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From The Author of the Acacia Seeds
and Other Extracts
And with them, or after them, may there not come that even bolder adventurer — the first geolinguist, who, ignoring the delicate, transient lyrics of the lichen, will read beneath it the  still less   communicative, still more passive, wholly atemporal, cold, volcanic poetry of the rocks: each one a word spoken, how long ago, by the earth itself, in   the immense solitude, the immenser community, of space.




'Leftovers Are Us' @ The Parasite
Natalia and I are working together to present an arrangement inspired by the Japanese art of Ikebana, a practice with a specific set of rules regarding the arrangement of still objects in a way that seeks to emphasise a sense of harmony and inner 'life'. We presented 'My Silicone Hands I Need To Wash' within MARTIN, the first vitrine housed at ABSINTHE 2 and we have since been invited by Collective Ending to occupy the second vitrine, The Parasite, which is recently been installed at the Spit & Sawdust.
She has invited me to write in a more freeform way in response to her practice and the ideas she has for within the Parasite. This text piece is my first attempt at writing in this way for an artist. I am not an artist, and regurffffffgitating the meaning of Natalia's work back to her makes me feel almost a little queasy myself.

We are presenting a new physiological freakebana installation, titled Leftovers Are Us, which draws on the human form for reference - rather than natural forms as we did within Martin.
From what I know so far about the ceramics she is making, they reference the inverse of a human form, something that fits onto a human or aids them in someway. A plaster, a tampon - are both parasites of their own in this way, they attach briefly (although to assist rather than take from) their host. They fill up. And then they are discarded.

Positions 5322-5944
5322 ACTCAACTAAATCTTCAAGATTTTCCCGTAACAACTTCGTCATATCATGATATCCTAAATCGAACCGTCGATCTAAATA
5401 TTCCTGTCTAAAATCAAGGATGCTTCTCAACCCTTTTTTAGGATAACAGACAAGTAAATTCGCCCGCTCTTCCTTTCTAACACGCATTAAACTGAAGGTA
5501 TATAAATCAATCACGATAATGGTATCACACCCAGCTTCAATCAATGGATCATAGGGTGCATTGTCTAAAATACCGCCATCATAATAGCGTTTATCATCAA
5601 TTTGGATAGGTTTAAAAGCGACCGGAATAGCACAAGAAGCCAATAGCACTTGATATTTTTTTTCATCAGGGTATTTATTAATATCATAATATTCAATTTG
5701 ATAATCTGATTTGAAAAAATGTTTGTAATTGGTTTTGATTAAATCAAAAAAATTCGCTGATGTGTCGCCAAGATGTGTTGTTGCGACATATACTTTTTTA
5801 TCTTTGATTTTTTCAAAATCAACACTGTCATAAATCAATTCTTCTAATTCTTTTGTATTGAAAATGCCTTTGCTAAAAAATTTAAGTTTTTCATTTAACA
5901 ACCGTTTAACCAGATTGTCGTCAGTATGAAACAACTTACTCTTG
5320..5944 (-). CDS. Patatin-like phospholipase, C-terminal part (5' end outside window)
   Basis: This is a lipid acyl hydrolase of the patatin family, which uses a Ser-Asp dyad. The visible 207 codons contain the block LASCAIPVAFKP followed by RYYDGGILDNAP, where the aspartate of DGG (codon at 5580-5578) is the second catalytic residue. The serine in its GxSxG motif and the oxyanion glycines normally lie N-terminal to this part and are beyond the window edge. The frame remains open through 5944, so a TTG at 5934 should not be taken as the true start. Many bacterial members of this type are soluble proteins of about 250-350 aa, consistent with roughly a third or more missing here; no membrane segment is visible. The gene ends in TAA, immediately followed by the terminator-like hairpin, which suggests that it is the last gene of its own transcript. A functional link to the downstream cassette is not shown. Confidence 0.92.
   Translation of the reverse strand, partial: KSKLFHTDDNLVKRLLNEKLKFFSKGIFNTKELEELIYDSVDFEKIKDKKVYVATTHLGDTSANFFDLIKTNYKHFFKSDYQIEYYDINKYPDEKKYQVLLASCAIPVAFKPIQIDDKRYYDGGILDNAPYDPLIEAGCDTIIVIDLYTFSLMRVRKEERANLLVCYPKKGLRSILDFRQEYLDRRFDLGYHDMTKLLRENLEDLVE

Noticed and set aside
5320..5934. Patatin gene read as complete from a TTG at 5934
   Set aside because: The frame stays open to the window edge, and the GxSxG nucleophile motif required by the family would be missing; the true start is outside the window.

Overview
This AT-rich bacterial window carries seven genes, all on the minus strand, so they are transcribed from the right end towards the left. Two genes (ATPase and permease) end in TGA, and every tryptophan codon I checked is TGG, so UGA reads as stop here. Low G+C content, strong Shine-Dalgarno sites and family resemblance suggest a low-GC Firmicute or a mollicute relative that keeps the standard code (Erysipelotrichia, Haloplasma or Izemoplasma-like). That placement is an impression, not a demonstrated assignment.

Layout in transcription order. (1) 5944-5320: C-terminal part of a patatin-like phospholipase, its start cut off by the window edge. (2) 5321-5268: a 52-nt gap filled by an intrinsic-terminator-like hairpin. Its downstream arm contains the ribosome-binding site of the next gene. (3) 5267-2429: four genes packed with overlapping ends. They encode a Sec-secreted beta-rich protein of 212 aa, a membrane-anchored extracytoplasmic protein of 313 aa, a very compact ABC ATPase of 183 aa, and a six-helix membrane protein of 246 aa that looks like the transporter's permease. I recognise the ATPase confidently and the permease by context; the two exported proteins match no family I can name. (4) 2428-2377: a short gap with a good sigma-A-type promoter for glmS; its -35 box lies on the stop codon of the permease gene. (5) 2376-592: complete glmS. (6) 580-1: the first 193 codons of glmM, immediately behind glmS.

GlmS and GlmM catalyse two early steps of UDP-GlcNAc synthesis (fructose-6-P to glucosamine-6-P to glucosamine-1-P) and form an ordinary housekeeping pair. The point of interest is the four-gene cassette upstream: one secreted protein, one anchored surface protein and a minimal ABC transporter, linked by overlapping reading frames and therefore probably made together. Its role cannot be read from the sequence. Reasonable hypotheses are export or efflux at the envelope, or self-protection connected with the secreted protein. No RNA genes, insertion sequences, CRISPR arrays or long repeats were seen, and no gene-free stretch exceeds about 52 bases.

As well as ceramics, Natalia is peppering her installation with emoji-like miniature motifs. These oreos, ice-cream cones and carrots reference digestion and momentarily, I imagine my own stomach making a quaint attempt at communicating with me in this form. She tells me her friend took one look at some of her process photos and called it a 'seaside nightmare', a 'pink sea creature washed up on the shore'. Bloated guts and plastic spill from within this freakebana. That's one stomach that didn't communicate fast enough.
Natalia's references to bodily process and organic matter strike me as most eerie when paired with latexes and silicones that wouldn't ever break down (even if you asked them nicely).

Words by Georgia Stephenson

            Like the elements of which we are composed, the action of these forces extends beyond us; it rusts iron and ripens corn. Far out on every side of us those elements are broadcast, driven by many forces; and birth and gesture and death and the springing of violets from the grave are but a few out of ten thousand resultant combinations. That clear, perpetual outline of face and limb is but an image of ours, under which we group them - a design in a web, the actual threads of which pass out beyond it.


From The Structure of Scientific Revolutions

            Yet one standard product of the scientific enterprise is missing. Normal science does not aim at novelties of fact or theory and, when successful, finds none. New and unsuspected phenomena are, however, repeatedly uncovered by scientific research, and radical new theories have again and again been invented by scientists.
            The practice of normal science depends on the ability, acquired from exemplars, to group objects and situations into similarity sets which are primitive in the sense that the grouping is done without an answer to the question, “Similar with respect to what?” One central aspect of any revolution is, then, that some of the similarity relations change. Objects that were grouped in the same set before are grouped in different ones afterward and vice versa. Think of the sun, moon, Mars, and earth before and after Copernicus; of free fall, pendular, and planetary motion before and after Galileo; or of salts, alloys, and a sulpuhur-iron filing mix before and after Dalton.


From The Immense Journey

            A billion years have gone into the making of that eye; the water and the salt and the vapors of the sun have built it; things that squirmed in the tide silts have devised it. Light-year beyond light-year, deep beyond deep, the mind may rove by means of it, hanging above the bottomless and surveying impartially the state of matter in the white-dwarf suns.